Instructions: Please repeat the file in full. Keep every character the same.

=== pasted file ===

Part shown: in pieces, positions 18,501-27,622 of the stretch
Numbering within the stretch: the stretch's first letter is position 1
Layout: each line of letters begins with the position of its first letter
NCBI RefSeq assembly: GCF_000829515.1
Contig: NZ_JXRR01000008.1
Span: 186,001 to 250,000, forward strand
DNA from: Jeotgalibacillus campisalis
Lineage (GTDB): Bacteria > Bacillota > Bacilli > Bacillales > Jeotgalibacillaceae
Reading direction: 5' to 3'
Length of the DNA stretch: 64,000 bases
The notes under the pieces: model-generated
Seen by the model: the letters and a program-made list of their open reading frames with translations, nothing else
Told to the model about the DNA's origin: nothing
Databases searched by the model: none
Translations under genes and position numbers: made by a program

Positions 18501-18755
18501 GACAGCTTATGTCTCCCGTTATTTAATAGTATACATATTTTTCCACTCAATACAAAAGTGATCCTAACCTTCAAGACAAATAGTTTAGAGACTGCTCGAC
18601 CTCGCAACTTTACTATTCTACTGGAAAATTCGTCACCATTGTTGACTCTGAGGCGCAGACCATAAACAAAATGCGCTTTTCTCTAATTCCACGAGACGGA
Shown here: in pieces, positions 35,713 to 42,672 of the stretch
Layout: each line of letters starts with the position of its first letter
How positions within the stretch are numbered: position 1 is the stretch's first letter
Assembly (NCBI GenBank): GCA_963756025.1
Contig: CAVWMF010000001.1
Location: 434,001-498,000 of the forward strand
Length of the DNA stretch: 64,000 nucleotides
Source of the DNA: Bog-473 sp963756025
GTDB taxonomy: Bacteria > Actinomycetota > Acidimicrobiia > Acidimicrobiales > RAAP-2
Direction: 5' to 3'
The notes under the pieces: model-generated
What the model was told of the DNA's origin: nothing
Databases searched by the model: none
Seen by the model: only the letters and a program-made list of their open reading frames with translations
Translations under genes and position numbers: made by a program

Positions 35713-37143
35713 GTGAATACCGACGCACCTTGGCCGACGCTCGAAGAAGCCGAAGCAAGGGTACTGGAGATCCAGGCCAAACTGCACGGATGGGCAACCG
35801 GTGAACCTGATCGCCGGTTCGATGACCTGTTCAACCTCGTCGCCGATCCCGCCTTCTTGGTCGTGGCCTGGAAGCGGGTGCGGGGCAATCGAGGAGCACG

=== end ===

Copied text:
Part shown: in pieces, positions 18,501-27,622 of the stretch
Numbering within the stretch: the stretch's first letter is position 1
Layout: each line of letters begins with the position of its first letter
NCBI RefSeq assembly: GCF_000829515.1
Contig: NZ_JXRR01000008.1
Span: 186,001 to 250,000, forward strand
DNA from: Jeotgalibacillus campisalis
Lineage (GTDB): Bacteria > Bacillota > Bacilli > Bacillales > Jeotgalibacillaceae
Reading direction: 5' to 3'
Length of the DNA stretch: 64,000 bases
The notes under the pieces: model-generated
Seen by the model: the letters and a program-made list of their open reading frames with translations, nothing else
Told to the model about the DNA's origin: nothing
Databases searched by the model: none
Translations under genes and position numbers: made by a program

Positions 18501-18755
18501 GACAGCTTATGTCTCCCGTTATTTAATAGTATACATATTTTTCCACTCAATACAAAAGTGATCCTAACCTTCAAGACAAATAGTTTAGAGACTGCTCGAC
18601 CTCGCAACTTTACTATTCTACTGGAAAATTCGTCACCATTGTTGACTCTGAGGCGCAGACCATAAACAAAATGCGCTTTTCTCTAATTCCACGAGACGGA
Shown here: in pieces, positions 35,713 to 42,672 of the stretch
Layout: each line of letters starts with the position of its first letter
How positions within the stretch are numbered: position 1 is the stretch's first letter
Assembly (NCBI GenBank): GCA_963756025.1
Contig: CAVWMF010000001.1
Location: 434,001-498,000 of the forward strand
Length of the DNA stretch: 64,000 nucleotides
Source of the DNA: Bog-473 sp963756025
GTDB taxonomy: Bacteria > Actinomycetota > Acidimicrobiia > Acidimicrobiales > RAAP-2
Direction: 5' to 3'
The notes under the pieces: model-generated
What the model was told of the DNA's origin: nothing
Databases searched by the model: none
Seen by the model: only the letters and a program-made list of their open reading frames with translations
Translations under genes and position numbers: made by a program

Positions 35713-37143
35713 GTGAATACCGACGCACCTTGGCCGACGCTCGAAGAAGCCGAAGCAAGGGTACTGGAGATCCAGGCCAAACTGCACGGATGGGCAACCG
35801 GTGAACCTGATCGCCGGTTCGATGACCTGTTCAACCTCGTCGCCGATCCCGCCTTCTTGGTCGTGGCCTGGAAGCGGGTGCGGGGCAATCGAGGAGCACG